Past, present, future blog – Tim Lobb, Lobb and Partners
The Past, Present and Future blog looks at what life was like before, during and after Coronavirus. It considers what marketing and communication strategies are being deployed, how businesses are reacting to lockdown and what they plan to do next. The series was created by The Word Association, an established PR and marketing agency based in Fife.
Despite lockdown, Tim Lobb could be on the verge of securing his first golf course design job in his native Australia. By embracing the disruption and adopting new ways of communicating, his positive approach is already reaping rewards.
Tim Lobb, Lobb and Partners, 12/06/20, 2:00pm
Past –What were your thoughts going into 2020?
“We had some good prospects. In fact, the pipeline was looking amazing. We signed a number of new-build projects in the period just before covid took over. We had also set up an office in Canada which had taken a bit of time to establish. We’ve subsequently announced a big appointment there that actually happened earlier in the year but because of covid, we didn’t think it was appropriate to discuss it. The start of the year was amazing. I was travelling around like crazy; I went to Africa, the Middle East, all through Europe and Canada at the back end of 2019. Travelling was manic. We were looking to have a good year – and we still will have a good year.”
Past –Where are the new-build projects located?
“We’ve signed one in Africa which is going to be a big beach resort with hotels, and we’ve signed another one in Europe. We’ve also signed with a big owner/operator in British Columbia to review their seven courses, which is a pretty decent start to the year!”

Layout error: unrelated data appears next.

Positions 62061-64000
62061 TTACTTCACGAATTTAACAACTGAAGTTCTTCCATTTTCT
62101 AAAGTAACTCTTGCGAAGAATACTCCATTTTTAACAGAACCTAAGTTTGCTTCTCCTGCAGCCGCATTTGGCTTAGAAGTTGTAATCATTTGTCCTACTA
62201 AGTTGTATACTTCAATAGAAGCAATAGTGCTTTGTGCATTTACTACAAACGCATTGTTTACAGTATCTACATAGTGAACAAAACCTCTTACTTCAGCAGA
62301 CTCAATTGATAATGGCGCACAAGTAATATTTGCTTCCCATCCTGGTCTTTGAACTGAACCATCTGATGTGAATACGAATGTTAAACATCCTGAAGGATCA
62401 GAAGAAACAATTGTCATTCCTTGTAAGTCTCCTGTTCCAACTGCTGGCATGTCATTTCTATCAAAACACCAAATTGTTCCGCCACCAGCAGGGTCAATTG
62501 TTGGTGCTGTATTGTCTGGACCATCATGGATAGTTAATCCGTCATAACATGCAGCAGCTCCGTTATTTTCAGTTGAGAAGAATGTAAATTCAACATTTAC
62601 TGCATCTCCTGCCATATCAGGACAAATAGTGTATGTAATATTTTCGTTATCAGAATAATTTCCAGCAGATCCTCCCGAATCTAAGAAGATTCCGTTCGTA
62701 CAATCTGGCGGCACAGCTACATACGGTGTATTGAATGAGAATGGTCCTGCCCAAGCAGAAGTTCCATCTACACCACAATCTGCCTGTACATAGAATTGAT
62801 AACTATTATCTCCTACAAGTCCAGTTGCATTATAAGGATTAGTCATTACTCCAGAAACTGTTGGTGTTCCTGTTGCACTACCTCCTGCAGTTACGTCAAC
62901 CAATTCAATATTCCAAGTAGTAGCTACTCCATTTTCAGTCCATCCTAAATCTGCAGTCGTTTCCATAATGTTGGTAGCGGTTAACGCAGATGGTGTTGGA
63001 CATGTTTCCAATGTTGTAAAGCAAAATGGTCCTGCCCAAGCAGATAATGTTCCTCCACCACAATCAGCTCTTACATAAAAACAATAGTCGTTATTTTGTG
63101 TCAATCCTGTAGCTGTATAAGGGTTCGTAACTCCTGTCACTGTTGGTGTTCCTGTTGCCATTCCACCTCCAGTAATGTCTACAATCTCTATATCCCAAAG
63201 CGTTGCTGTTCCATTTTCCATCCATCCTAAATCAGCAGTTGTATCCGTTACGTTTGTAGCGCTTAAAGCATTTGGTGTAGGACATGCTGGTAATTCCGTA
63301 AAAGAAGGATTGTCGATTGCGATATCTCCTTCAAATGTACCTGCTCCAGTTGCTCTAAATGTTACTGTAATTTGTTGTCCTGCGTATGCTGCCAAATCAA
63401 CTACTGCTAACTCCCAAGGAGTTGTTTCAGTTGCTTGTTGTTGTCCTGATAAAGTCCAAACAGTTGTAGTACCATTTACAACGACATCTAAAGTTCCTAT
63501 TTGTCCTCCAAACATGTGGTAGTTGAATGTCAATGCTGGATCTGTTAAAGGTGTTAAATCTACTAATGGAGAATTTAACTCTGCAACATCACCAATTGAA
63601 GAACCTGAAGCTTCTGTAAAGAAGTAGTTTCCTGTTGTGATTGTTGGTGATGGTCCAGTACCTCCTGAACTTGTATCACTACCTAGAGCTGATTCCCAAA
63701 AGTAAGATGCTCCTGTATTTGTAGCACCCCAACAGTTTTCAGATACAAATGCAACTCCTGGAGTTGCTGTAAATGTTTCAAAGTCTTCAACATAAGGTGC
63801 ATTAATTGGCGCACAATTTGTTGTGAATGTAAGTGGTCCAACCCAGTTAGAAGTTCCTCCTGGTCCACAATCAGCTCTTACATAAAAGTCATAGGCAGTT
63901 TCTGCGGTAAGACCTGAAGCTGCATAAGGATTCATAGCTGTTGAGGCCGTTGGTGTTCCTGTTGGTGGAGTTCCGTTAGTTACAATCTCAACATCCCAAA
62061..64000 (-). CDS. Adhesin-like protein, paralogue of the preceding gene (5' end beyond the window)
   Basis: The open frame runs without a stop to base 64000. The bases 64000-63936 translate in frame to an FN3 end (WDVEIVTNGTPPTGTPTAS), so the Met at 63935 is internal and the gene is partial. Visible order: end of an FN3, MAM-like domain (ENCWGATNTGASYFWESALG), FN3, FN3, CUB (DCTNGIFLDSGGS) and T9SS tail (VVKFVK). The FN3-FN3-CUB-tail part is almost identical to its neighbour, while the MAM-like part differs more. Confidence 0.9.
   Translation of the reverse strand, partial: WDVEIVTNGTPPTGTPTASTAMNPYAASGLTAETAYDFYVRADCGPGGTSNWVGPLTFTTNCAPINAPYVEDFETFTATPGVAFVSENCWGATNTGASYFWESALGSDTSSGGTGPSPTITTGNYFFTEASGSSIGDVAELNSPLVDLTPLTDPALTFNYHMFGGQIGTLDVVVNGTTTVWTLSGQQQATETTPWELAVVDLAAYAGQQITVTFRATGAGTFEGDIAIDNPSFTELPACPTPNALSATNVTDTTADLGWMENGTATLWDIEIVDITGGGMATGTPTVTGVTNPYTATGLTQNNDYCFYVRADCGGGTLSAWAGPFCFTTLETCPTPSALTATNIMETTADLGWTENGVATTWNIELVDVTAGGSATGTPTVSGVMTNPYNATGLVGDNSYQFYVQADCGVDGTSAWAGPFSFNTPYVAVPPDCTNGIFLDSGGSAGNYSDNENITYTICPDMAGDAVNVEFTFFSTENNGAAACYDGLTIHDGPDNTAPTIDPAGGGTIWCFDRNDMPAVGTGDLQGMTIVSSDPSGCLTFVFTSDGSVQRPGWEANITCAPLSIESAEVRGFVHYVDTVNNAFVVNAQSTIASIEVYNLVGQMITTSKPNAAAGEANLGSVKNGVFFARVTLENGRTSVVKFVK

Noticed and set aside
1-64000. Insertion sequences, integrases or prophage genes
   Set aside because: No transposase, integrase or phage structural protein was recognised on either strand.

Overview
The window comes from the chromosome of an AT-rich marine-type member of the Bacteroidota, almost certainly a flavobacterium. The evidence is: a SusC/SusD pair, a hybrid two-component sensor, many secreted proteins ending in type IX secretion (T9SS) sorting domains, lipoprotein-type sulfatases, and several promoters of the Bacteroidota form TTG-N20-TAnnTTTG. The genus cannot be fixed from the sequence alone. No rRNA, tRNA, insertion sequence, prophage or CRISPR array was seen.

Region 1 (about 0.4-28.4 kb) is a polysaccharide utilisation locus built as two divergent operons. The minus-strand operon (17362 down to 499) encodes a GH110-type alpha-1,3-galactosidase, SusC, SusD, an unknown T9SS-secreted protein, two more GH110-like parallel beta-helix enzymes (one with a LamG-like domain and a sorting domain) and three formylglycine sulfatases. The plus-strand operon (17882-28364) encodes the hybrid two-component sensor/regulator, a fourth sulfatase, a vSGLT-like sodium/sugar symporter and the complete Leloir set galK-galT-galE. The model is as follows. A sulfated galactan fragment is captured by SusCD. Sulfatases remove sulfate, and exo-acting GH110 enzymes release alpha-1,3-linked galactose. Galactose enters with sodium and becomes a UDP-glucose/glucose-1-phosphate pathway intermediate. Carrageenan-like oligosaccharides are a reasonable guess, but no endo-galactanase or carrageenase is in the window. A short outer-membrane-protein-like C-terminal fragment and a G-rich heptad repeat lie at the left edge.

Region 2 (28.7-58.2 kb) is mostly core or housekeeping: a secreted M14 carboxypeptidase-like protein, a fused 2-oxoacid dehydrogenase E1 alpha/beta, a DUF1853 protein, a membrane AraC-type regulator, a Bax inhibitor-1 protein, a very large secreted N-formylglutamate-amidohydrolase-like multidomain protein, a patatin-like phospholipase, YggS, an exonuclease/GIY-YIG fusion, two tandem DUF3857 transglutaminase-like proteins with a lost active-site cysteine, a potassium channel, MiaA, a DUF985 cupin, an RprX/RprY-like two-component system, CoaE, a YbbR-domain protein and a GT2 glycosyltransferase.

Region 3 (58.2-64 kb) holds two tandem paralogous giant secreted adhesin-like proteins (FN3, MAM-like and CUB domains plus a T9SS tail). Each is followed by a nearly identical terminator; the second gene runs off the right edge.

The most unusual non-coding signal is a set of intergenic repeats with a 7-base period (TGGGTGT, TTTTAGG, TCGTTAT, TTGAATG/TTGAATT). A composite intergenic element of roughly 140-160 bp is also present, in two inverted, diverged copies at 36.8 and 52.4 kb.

Present –When did you first notice your business being affected by covid-19?
“I had a golf trip in Portugal a week before things got serious and I had further trips planned for Turkey and my 50th birthday trip to Cairo with 25 guests at the end of April. That was going to be fun, but it was cancelled. There were a lot of trips cancelled.”
Present – Despite the trips being cancelled, the business continued?
“Yes. We had some design work, but most of the design work had stopped. I wasn’t that busy so we spent quite a bit of time assessing what our company stood for and renewing our design principles to reflect what we were really about and what we were trying to achieve as a company. We were really thinking about how things were going to be when we came out the other end.”
Present – In terms of communication, what was your approach at this time?
“I actually did a few media interviews. I was interviewed by Golf Australia magazine which was interesting because I’ve never actually worked in Australia before. They were doing a section on Aussies abroad and somehow had heard about me. That was nice to do. During the darkest days of the lockdown, I created Tim’s Virtual Pub every Friday which was a get-together of golf architects and a few other people in the industry via Zoom. It was really good fun. We ran it for six or seven weeks. I think about 50 people came on during those weeks. It was a really good mix of people talking about what was happening. I really enjoyed it, and it also kick-started the EIGCA Clubhouse Chat, which is a platform we use to communicate to our members. We had various speakers on that which has been really good. At one stage, it was going weekly but we’ve taken that back to once a month. It’s been really interesting.”